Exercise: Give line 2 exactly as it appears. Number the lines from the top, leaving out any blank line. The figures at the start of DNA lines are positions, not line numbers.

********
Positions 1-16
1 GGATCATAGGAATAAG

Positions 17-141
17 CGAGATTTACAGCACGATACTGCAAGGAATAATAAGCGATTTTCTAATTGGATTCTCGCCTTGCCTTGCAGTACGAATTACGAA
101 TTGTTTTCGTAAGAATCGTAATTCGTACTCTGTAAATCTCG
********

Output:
1 GGATCATAGGAATAAG